There is a saying in Chinese medicine “if you eat right you don’t need medicine, if you exercise right you don’t need acupuncture”, which begs the big question what is right? We’ll discuss traditional eastern ideals and understandings of exercise that can be used as a guide to healthier exercise.
In many sports and activities, there is a culture of pushing yourself harder and faster. This is beneficial for muscle growth and stamina. The body also needs to rest and recover, which is beneficial for muscle repair, rebuilding, and strengthening. How can you tell if you have over done it?
Listen to your body, it will tell you…
When exercising the movement of muscles rely on blood for nourishment. When you over exercise there is too much consumption these nutrients.
Emotional change. Usually the first thing that can occur is a sudden emotional change, in particular anxiety, but you may also notice impatience, irritability, or melancholy.
Muscle cramping. Your muscles will start cramping. We are talking about all muscles, like muscles surrounding you GIT.
Quality of sleep. If you are having trouble getting to sleep, staying asleep, dreaming to a point that it wakes you, sleep walking or talking etc. A good night sleep is reliant on good quality of blood. The Chinese refer to blood as an anchor for the spirit.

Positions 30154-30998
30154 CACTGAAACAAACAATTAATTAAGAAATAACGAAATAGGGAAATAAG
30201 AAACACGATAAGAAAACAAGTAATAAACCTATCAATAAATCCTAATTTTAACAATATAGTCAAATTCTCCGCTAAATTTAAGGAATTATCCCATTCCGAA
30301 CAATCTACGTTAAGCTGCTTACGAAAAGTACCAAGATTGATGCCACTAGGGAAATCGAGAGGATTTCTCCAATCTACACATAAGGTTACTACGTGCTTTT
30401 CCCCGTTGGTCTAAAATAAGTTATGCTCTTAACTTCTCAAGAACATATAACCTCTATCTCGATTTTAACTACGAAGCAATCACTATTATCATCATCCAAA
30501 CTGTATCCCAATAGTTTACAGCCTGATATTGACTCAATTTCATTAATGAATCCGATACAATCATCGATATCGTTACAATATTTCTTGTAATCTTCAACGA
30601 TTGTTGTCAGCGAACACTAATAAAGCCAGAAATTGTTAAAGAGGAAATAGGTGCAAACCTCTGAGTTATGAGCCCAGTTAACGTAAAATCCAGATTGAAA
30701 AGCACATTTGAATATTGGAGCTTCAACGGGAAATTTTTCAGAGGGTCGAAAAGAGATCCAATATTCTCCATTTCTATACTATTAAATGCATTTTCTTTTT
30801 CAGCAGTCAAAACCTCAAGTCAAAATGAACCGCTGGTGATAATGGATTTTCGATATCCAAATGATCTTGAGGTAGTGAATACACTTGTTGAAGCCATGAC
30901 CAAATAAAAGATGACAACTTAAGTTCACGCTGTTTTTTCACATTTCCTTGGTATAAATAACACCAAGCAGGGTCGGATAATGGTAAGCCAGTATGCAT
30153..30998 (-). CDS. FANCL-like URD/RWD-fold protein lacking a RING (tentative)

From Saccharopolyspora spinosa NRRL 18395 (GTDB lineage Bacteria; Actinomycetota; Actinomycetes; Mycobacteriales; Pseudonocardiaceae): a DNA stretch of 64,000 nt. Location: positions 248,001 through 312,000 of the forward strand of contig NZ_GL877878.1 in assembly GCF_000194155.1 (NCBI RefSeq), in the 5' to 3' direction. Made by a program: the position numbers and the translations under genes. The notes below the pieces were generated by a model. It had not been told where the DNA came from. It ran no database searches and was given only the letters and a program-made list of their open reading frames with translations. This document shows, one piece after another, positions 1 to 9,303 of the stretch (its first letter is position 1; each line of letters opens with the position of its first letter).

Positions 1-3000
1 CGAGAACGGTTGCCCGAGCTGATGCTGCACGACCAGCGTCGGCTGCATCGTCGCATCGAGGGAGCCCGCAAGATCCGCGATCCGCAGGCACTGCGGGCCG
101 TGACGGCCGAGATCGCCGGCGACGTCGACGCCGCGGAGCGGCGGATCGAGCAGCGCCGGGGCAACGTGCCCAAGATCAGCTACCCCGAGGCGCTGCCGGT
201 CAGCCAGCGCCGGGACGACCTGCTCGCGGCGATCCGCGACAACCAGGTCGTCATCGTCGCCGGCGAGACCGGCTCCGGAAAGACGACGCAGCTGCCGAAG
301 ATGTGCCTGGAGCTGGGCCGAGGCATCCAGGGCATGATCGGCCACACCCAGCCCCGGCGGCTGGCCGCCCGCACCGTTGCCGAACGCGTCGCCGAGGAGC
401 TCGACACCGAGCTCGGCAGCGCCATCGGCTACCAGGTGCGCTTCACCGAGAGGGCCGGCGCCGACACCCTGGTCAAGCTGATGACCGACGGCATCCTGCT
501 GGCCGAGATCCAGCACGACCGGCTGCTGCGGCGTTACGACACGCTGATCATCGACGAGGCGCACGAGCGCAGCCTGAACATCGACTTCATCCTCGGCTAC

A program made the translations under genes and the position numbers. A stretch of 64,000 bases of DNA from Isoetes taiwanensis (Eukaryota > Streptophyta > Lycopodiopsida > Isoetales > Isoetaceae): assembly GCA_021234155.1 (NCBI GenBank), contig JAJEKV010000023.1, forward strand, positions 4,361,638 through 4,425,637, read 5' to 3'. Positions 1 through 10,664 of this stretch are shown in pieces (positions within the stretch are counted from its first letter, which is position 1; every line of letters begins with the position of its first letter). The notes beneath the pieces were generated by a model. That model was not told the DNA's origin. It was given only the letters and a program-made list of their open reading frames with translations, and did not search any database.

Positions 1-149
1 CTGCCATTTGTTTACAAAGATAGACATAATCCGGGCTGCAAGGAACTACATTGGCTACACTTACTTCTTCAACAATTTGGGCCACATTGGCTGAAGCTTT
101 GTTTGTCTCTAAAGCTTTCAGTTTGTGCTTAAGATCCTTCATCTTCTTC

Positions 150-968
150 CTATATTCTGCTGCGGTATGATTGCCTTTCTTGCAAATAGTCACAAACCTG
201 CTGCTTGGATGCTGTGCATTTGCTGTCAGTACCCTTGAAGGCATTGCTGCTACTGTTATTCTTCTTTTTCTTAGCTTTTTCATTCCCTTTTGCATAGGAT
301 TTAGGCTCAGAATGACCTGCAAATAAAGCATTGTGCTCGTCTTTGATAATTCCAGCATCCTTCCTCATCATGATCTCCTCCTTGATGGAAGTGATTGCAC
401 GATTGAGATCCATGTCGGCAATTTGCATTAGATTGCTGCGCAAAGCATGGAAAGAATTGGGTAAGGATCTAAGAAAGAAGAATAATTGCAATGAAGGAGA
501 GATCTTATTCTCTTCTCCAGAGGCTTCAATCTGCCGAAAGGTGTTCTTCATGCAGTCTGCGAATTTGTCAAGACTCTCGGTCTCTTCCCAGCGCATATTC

In women, changes in you cycle are a good indicator.
Other signs to look out for are palpitations, being fidgety, light headedness, dizziness.
In traditional exercise, like Tai qi, yoga, some styles of martial arts, there is more emphasis on the function of the body over how the body looks, longevity over short-term gain, and building a connection between mind and body. Here are some principles to traditional exercise.
Moving without too much effort.
The idea is if the exercise hurts you, your muscles are either not strong enough, you are not flexible enough, or you’re doing it wrong.
Sweating but not losing your breath.
Exercising till your literally gasping for air is traditionally thought to be waste of energy. The energy you use should be coursing around the body not out of your lungs.
The right time for the right exercise.
The time of day you exercise is also very important. The morning is the best time between 5-7am. The idea being that after many hours of sleep, metabolism is at its slowest. Its time to get up, work up a light sweat but don’t wear yourself out.
The worst time is after 9pm. This is the time blood should return within to be cleansed by the liver, which in turn cleanses the whole body. When exercising at this time the blood is being pumped to the muscles and nutrients are being consumed.
Sweating too much can also lead to problems. Your sweat is made from mainly from water and also contains many minerals, lactate, and urea. It is important to replenish these minerals afterwards.
So drink plenty of water and get some electrolytes in as well. Traditionally a pinch of salt and sugar was used in water but now there are whole range of drinks that contain electrolytes that will do the job.